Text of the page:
The Real Reason UNO Wasn’t On the First-Year Studies Syllabus

The following is a work of satire.  

Each year, the works featured on the First-Year Studies syllabus are announced, and each year these works are scrutinized to no end — except for Plato’s  Republic, which keeps alive Lawrence’s century-long tradition   of  pain and suffering. Every   other work,  however, goes through rigorous debate before it is added to the curriculum. But Lawrentians may be surprised to hear that a short list of syllabus candidates go through trial runs. Every spring term, a select mgroup of first-year students take a university course to participate in class discussions of the proposed First-Year Studies works. These students are also required to sign a non-disclosur agreement.

Many works have been proposed, but over the last ten years, the popular card game of UNO™ has   gained   the  most  traction.   But  students   caught  up  in   this  strategic  masterpiece’s grassroots movement may be disappointed to hear it has been banned from future considerations. While   all   decisions about the curriculum   are made behind closed doors, a   recent leak has revealed classified audio files to the Lawrentian. These leaked documents show the case study responsible for Lawrence’s decision to ban UNO from the First-Year Studies curriculum. Names have been removed for privacy. Reader discretion is advised:

PROF: Before we get started, I want to make sure everyone has the correct copy that I’ve put on the syllabus. Is there anyone who does not have the UNO Classic Edition? Not Retro Edition, not UNO Flip! or UNO Attack! Alright, as long as everyone has the correct translation, let’s start with the footnotes. There are additional rules that have been added to the traditional game over time. Did you guys look at the additional rules?

PEER 1: I was a bit confused about the “challenge” rule?

PROF: Let’s clarify. Does someone want to explain that? Why can’t the next player always just draw 4?

Class remains silent.

PROF: What does the “cumulative” rule say?

PEER 2: It says that if you get a +4 card, but you have a +4 card in your hand, you can play that and give the total to the next player.

PROF: This is a power struggle. We don’t want that extra burden of drawing +4. When we try to divert our own problems, sometimes it works, but sometimes it blows up in our faces. Time and time again, we will see Mattel™ daring us to take risks. We have to ask ourselves, is it worth taking risks to reach salvation? Yes, question?

PEER 3: Will our own personal games for the homework count towards our final grade?

PROF: C’mon, let’s be serious here. Let’s move onto the hand size. Seven cards seems like a pretty small hand size compared to the number of cards we will likely end up drawing. Show of hands: how many of you during the homework at some point had a hand size of over 20? Over 30? Okay, a few. Good. Question?

PEER 1: In my game, we got pretty close to drawing the whole deck. Is it worthwhile to use a second deck?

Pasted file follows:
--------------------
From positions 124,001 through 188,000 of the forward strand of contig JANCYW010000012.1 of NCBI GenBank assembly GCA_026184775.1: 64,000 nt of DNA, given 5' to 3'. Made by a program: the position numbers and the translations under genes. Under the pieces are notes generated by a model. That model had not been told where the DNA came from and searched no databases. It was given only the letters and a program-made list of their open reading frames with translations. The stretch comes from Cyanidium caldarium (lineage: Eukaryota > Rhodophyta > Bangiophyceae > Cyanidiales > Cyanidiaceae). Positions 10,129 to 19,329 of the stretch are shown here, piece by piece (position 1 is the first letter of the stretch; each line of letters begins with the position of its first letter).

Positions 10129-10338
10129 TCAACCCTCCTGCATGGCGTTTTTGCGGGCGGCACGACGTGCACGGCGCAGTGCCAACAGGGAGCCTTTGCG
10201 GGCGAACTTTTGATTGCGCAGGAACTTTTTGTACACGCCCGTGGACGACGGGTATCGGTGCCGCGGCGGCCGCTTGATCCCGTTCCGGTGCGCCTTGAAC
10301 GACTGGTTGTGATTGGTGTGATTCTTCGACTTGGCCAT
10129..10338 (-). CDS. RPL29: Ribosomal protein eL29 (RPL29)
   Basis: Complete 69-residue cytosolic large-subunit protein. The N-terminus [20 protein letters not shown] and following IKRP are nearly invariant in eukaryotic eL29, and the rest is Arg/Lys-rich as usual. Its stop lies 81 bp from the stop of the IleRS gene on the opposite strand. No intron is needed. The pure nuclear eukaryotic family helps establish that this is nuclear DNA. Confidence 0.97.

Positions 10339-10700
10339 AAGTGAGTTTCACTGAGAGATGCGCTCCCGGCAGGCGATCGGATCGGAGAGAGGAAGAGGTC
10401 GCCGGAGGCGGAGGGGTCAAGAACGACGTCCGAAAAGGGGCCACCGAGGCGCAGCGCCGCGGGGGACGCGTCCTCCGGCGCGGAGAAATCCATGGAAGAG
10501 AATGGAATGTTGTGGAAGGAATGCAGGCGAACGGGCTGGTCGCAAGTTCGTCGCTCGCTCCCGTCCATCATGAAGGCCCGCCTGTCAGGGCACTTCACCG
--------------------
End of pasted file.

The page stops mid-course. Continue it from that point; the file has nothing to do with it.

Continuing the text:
PROF:   Absolutely.   There’s   an excellent memoir by famous   online UNO player SoftBelch37 in which he describes growing up playing with two decks. He and his brother would each play with two hands, which meant they had to draw cards from the deck with their mouths. He describes tasting the sweat on the cards, knowing what he had drawn before he saw it just based on the texture. That’s also why I wanted us to start with a physical deck.

The class takes notes vigorously.

PEER 1: I also didn’t quite get why we weren’t using the online version. Wouldn’t it be easier to remember the rules and hold all the cards if we used the online version?

PROF: The online version is good, but studies have shown that people who play UNO with physical cards are far more likely to understand the deeper meanings of the game and have a retention rate almost double that of people who use the online game. It’s a little more paper waste, but the trees who died to make this deck for you died proud.

PEER 3: Why not just use the classic rules? It’s a lot easier to win when there aren’t all these other rules that you have to follow that make you draw more cards.

PROF: You’re missing the point. What is a win in UNO worth if you only follow the easier rules? The point of the game isn’t to win — it’s to hold the weight of your failures in your hand and to discard them, one my one. It’s about overcoming despite the weight of loss.

PEER 3: The point of any game is to win. That’s literally the whole point of a game.

PROF: What does the word “game” really mean? Define it.

PEER 3: A task where you win or you lose.

PROF: Oh, so if I just — let me see your deck for a moment? Oh, you didn’t bring it to class? That’s convenient. Who came to class prepared today? Great, thank you. If this is all just a simple game to you, how about I give you a game? Let’s not play UNO. No, let’s play 108 card pickup, how about that? [The professor opens up the deck of cards and spills them on PEER 3’s desk.] Go on, pick them up.

PEER 3 asks PEER 2 if he can borrow her UNO deck. He reaches into the deck and reveals a “Reverse” card, then hands it to the professor. PEER 3 starts to talk but is interrupted. Sounds of a scuffle and an UNO Attack! machine firing can be heard over the next three minutes of audio. Then the recording stops.

Lawrence administration has yet to release an official statement on why UNO has been banned from the First-Year Studies curriculum.